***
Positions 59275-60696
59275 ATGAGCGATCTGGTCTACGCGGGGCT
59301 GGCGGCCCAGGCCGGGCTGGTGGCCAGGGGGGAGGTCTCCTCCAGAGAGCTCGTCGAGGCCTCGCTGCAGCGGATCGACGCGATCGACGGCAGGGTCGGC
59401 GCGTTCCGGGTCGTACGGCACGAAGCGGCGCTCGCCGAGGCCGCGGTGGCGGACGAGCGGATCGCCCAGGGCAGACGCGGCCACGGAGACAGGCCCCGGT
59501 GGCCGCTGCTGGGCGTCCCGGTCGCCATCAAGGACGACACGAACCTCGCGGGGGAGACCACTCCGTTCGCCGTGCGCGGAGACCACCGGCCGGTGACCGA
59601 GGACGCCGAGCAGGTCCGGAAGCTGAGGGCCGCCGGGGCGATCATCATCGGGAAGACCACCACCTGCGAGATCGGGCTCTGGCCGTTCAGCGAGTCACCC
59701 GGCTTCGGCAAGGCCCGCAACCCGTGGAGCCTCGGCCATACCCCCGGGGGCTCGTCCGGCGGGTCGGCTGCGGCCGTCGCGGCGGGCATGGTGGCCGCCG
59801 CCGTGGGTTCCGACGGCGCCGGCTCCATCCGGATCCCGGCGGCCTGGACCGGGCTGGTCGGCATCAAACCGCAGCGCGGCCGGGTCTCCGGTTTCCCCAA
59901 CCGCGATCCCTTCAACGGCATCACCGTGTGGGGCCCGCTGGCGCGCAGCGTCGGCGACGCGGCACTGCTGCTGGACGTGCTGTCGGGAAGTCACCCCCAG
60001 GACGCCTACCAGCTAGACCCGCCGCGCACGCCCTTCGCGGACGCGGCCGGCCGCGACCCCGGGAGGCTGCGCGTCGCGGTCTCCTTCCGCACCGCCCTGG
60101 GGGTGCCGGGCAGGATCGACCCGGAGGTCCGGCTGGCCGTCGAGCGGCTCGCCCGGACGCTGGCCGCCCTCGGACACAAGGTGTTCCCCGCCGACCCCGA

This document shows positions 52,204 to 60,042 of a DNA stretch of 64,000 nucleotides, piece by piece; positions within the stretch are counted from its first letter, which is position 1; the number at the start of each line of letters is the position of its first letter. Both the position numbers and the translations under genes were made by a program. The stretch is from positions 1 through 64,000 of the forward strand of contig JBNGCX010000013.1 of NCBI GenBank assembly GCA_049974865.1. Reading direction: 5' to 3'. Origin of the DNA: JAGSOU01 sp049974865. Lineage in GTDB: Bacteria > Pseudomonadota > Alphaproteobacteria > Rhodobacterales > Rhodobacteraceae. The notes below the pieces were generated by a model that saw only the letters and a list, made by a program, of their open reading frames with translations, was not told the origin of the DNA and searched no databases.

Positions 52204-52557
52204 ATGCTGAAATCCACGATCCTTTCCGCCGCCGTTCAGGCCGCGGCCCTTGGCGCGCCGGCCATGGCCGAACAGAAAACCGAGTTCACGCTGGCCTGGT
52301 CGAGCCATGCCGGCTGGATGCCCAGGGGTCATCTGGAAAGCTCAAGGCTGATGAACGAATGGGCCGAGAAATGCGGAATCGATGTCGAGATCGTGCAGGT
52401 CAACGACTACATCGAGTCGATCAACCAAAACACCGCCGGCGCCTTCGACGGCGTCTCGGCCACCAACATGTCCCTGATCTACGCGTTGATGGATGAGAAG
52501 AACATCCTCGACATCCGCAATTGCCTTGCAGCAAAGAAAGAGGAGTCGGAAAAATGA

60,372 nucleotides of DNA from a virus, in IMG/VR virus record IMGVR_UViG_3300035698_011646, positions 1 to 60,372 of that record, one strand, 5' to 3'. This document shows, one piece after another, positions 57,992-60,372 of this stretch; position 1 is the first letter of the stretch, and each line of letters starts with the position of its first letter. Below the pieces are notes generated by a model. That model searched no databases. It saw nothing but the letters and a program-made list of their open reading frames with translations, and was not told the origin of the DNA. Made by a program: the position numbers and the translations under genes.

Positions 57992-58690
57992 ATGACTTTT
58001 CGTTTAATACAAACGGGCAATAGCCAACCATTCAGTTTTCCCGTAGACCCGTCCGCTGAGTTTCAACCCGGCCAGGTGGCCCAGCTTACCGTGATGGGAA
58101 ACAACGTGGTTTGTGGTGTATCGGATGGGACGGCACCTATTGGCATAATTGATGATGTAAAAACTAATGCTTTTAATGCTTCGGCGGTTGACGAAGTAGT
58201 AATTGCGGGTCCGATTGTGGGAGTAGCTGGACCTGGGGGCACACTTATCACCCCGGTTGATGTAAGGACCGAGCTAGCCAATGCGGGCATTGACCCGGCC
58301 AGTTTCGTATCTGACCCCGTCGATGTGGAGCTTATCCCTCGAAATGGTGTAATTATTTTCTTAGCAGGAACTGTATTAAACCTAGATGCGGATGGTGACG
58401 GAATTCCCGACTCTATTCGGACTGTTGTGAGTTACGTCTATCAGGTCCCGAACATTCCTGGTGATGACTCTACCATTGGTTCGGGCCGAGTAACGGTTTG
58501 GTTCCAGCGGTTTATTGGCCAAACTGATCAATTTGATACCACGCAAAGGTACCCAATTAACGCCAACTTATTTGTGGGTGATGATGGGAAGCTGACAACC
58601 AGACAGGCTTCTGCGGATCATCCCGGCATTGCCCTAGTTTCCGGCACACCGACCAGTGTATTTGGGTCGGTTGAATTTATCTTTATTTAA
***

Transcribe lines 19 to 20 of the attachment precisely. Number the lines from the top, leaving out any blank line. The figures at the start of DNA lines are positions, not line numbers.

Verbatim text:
Positions 57992-58690
57992 ATGACTTTT